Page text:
"Networking with MIDI is convenient because all the manufacturers have agreed a standard that's implemented on every MIDI instrument."
A LAN allows you to connect your computer to mine, the office gossip down the hall and the boss upstairs. All of us can get at the same info without leaving our desks - even if we have different computers, because the network handles the exchange of information. So even if I can't plug my PC directly into yours, both our machines will be capable of accessing the same network and exchanging information over it. You can think of it as being like watching videotapes in VHS or BETA format; while we can't swap tapes between my BETA and your VHS machine, we can plug them into the same TV set and copy each other's videos. This however, is a passive form of data exchange, because the original material remains untouched.
A LAN allows active interaction, so that I can correct or update information contained in the master system, as can any other user in the system. I'm ignoring any discussion of data security and freedom of access to information. Although these are related topics, it's not really important here.
TAKING OUR BASIC LAN idea back into the realm of music, my IBM PC XT clone with a Roland MPU401 MIDI interface, and my Alesis Midiverb, DX7II and TR707 drum machine form a small LAN. By adding a friend's ESQ1 and Korg DRM1, we now have a multi-user network where more than one individual has access to the data (samples, drum sounds, patches, controllers and so on). The problem is that in this environment, limitations such as the number of voices, the linking of MIDI In/Out/Thru, and the general direction of the information flow determine who has access to what. If linked up in a particular way, my friend becomes redundant in the network and I exercise complete artistic and technical control over all the instruments. So much for data exchange.
Unfortunately this rather defeats the purpose of having a network, in much the same way a phone line running only from your bedroom to your kitchen would defeat the purpose of a telephone system. In order for all users to take advantage of all instruments and their assorted facilities, it becomes necessary to think about networking them.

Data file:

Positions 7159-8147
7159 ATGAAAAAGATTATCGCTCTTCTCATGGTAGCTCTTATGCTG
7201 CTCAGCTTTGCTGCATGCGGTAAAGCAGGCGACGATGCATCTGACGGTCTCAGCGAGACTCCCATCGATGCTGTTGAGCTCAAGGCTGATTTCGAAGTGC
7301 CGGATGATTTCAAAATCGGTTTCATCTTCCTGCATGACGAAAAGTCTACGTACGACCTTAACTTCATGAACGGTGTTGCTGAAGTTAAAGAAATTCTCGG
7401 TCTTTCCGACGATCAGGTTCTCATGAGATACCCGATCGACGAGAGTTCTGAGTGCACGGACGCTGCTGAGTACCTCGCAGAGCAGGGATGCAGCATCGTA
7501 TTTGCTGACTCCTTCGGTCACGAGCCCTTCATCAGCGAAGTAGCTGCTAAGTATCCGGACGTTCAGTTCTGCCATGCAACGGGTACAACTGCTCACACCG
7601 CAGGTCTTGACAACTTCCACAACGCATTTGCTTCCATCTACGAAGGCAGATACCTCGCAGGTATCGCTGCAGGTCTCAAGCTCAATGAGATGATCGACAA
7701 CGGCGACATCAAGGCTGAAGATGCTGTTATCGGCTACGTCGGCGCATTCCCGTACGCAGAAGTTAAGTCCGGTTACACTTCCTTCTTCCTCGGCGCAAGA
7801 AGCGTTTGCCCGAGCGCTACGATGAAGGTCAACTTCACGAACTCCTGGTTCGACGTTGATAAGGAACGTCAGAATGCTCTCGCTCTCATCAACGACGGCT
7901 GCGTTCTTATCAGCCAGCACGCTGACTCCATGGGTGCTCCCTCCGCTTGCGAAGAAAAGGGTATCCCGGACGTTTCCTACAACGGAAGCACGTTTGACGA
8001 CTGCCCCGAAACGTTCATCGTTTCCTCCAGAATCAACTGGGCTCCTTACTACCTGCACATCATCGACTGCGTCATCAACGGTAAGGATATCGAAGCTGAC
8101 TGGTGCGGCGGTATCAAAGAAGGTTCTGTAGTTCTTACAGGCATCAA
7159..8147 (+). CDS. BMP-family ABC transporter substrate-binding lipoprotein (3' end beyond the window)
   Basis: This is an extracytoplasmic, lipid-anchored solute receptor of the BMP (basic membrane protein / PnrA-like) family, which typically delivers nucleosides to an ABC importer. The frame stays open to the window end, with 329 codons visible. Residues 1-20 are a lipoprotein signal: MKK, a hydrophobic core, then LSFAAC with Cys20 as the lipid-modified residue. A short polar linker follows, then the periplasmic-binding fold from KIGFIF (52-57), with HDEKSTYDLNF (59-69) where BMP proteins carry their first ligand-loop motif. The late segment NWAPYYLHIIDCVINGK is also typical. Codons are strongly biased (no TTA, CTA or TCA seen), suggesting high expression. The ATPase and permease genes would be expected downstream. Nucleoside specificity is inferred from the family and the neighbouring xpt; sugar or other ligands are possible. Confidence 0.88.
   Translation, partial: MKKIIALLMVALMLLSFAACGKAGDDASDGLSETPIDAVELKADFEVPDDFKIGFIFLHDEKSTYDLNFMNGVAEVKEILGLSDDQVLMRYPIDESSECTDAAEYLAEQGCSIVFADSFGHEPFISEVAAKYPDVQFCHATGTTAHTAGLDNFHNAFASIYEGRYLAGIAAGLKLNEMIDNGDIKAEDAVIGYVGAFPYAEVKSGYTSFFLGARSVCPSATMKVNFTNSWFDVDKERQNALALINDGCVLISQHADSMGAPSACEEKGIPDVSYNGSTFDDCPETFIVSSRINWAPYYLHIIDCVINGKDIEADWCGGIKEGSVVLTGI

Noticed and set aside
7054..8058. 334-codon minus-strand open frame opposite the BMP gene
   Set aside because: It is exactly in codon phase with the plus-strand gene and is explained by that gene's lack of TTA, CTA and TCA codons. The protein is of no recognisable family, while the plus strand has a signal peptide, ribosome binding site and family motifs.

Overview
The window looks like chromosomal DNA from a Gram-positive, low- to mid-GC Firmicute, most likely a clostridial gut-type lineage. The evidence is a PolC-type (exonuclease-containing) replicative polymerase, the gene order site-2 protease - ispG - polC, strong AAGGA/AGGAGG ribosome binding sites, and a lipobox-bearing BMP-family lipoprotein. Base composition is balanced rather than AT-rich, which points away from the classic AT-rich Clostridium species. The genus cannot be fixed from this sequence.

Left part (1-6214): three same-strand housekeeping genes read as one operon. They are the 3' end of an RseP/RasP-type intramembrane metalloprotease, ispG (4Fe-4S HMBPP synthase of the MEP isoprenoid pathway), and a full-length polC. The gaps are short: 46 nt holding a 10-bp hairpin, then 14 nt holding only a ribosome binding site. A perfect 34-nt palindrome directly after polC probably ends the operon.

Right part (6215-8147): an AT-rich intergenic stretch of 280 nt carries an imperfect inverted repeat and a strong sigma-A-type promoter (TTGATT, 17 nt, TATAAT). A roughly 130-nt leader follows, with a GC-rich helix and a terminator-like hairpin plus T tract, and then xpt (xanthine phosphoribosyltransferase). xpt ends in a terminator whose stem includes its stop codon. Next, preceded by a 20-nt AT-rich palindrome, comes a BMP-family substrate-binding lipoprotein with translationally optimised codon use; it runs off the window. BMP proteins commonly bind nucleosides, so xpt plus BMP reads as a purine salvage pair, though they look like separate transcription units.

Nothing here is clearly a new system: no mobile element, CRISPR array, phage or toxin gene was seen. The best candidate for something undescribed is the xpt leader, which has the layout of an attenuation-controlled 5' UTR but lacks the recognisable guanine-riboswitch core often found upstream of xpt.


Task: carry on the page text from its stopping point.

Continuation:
Let's look at the benefits of putting our existing MIDI-based machines onto a LAN. First of all, we could do away with the concept of "master-slave" connections. Just as in the networking of computers, everyone has access to everything, and no user (player, performer, composer or whatever) has control over any other. A system of this sort would allow for multi-directional passing of MIDI information, which means that my friend in the previous example would be able to access the data in my instruments.
Another benefit of networking MIDI instruments would be the ability of all the machines to continually send out MIDI info to specific addresses or stations, without worrying about where that address was physically located in relation to the sender. If I'm Instrument One on the network, I might be sending out patch changes to Instrument Six, which in turn might be instructing Instruments Three and Seven on controller settings at the same time. The limitations now become how many voices each machine has, and whether they can accept certain kinds of change and edit information, but we have escaped the restriction of the cabling setup as dictated by MIDI In/Out/Thru ports.
Unless you're spellbound by the theory, you're probably beginning to wonder what the practical applications are for such an idea. Well, take live performance as an example. If a number of players are using MIDI instruments on stage, it is usually in their best interests for each to have their own setup - because each performer needs complete control over their sounds and equipment. The current MIDI standard specs don't allow for efficient multiple-user stage systems, simply because of the master-slave relationship described above. But what if you could take all those wonderful new instruments and racks and put them on a Local Area Network, so that each performer had access to all the data on stage? It opens up a lot of interesting possibilities.
"As the importance of networks grows in traditional computing, it will also become vastly more important to .the ways that we transfer musical data."
A real and very efficient use of a MIDI-based LAN would be in film scoring. Imagine you have a database of sampled sound effects in a number of modules, and you have a couple of technicians working to apply sound effects to an unscored movie. Instead of having only a single user who can reach into the database, with networking you have the capability of multiple access, so that work can be done simultaneously if necessary. It would certainly speed up the process considerably if a group of individuals could take separate parts of the same movie yet work on scoring those parts at the same time.